Many site selectors say that disaster preparedness starts before a site is even selected, but in many cases, companies must locate in risky areas. This is especially true for businesses that move heavy durable goods and must be located in ports or on waterways that are prone to flooding. When a business has to be in a risky area, plans must clearly highlight threats and risks that aren't just anticipated but are expected.
Tucked away in the eastern part of New Orleans on a deep-water canal near the Gulf Intracoastal Waterway and the Mississippi River Gulf Outlet, the Michoud Assembly Facility is an 832-acre site owned by NASA. Used by Lockheed Martin to construct the space shuttle's external tanks, it is one of the largest manufacturing plants in the world and is also home to a number of other businesses.

During Hurricane Katrina in 2005, New Orleans East was one of the hardest-hit parts of the city. Despite the fact that Michoud sits below sea level and was right in the path of destruction, the facility completed a space shuttle tank on time just six weeks after the storm, at a time when most businesses were still picking up the ruins. Director of business development Raymond Vogel credits that success not just to the durability of the physical infrastructure, but the fact that they anticipate the risks and constantly prepare and re-evaluate their plans to handle such disasters.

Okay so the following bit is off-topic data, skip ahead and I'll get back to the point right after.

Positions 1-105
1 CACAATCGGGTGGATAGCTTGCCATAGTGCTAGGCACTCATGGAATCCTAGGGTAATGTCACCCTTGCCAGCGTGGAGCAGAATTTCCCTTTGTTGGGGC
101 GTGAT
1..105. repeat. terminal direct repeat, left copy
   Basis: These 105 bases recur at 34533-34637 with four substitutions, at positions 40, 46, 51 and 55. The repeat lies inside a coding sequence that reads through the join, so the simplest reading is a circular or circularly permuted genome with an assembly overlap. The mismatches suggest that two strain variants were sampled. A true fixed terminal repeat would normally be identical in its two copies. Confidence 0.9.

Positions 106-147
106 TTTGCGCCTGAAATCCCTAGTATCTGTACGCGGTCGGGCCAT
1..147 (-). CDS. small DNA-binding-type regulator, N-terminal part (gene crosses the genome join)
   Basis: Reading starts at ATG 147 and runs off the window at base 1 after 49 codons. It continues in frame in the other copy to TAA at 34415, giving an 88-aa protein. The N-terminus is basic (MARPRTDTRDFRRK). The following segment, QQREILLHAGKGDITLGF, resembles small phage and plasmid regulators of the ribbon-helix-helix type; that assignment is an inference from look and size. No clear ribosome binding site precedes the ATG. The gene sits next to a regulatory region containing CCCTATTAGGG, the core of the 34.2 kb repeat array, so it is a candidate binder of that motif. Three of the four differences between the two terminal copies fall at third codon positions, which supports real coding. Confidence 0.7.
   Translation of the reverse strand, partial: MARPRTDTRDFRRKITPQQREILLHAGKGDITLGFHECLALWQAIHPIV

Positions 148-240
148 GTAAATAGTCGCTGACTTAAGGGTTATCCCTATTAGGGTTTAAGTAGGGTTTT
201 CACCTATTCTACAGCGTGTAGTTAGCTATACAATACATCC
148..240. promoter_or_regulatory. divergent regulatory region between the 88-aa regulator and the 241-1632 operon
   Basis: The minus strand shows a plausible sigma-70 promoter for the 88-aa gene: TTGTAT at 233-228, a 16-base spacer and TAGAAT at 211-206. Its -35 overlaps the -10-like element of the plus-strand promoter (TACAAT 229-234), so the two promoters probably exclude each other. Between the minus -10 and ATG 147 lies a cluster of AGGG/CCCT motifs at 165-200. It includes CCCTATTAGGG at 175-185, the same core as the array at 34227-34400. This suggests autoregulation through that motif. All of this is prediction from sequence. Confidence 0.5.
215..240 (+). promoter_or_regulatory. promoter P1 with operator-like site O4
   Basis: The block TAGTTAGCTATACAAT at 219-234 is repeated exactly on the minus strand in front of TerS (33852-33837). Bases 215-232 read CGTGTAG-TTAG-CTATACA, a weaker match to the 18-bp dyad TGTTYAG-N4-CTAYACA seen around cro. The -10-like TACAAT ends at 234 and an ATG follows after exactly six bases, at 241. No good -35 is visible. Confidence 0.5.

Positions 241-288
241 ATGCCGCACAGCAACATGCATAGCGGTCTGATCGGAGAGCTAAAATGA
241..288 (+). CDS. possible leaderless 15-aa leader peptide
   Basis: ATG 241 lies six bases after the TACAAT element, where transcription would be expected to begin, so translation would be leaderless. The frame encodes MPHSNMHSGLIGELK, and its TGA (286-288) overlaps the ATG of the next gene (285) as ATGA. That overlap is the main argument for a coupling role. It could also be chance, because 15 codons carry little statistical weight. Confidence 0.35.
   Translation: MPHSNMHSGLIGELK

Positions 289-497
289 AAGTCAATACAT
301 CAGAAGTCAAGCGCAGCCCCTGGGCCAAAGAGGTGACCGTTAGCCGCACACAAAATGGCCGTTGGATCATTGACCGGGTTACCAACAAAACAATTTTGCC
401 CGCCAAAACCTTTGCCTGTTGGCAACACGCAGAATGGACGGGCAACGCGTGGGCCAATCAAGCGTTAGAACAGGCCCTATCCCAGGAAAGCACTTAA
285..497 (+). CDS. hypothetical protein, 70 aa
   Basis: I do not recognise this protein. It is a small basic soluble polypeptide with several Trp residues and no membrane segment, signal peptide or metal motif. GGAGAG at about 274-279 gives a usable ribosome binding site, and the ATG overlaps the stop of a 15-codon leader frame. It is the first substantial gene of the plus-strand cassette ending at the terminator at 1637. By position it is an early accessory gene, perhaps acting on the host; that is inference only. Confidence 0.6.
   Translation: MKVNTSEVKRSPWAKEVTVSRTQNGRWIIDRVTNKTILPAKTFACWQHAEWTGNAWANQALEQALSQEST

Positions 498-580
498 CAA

One can't necessarily prepare for a disaster of such magnitudes, and only by going through it can a company learn where improvements need to be made. Experts in the industry say that the best-made plans are worth nothing if they aren't frequently practiced, tested and updated. "You are constantly doing these tests and want to make sure these plans are reflecting your business," says DiMartini. "Your plans should change as your business does." Philip Jan Rothstein, president of Rothstein Associates, Inc., a Brookfield, Connecticut-based firm specializing in disaster recovery and planning, says the exercise process is the biggest part of a business continuity program, and one that some businesses forget. "An unexercised contingency plan is worse than no plan at all," he says. "You are going to assume it works and that could be a fatal mistake. Exercising is the single biggest factor." He says business continuity planning is an ongoing process where the plan stronger with each test.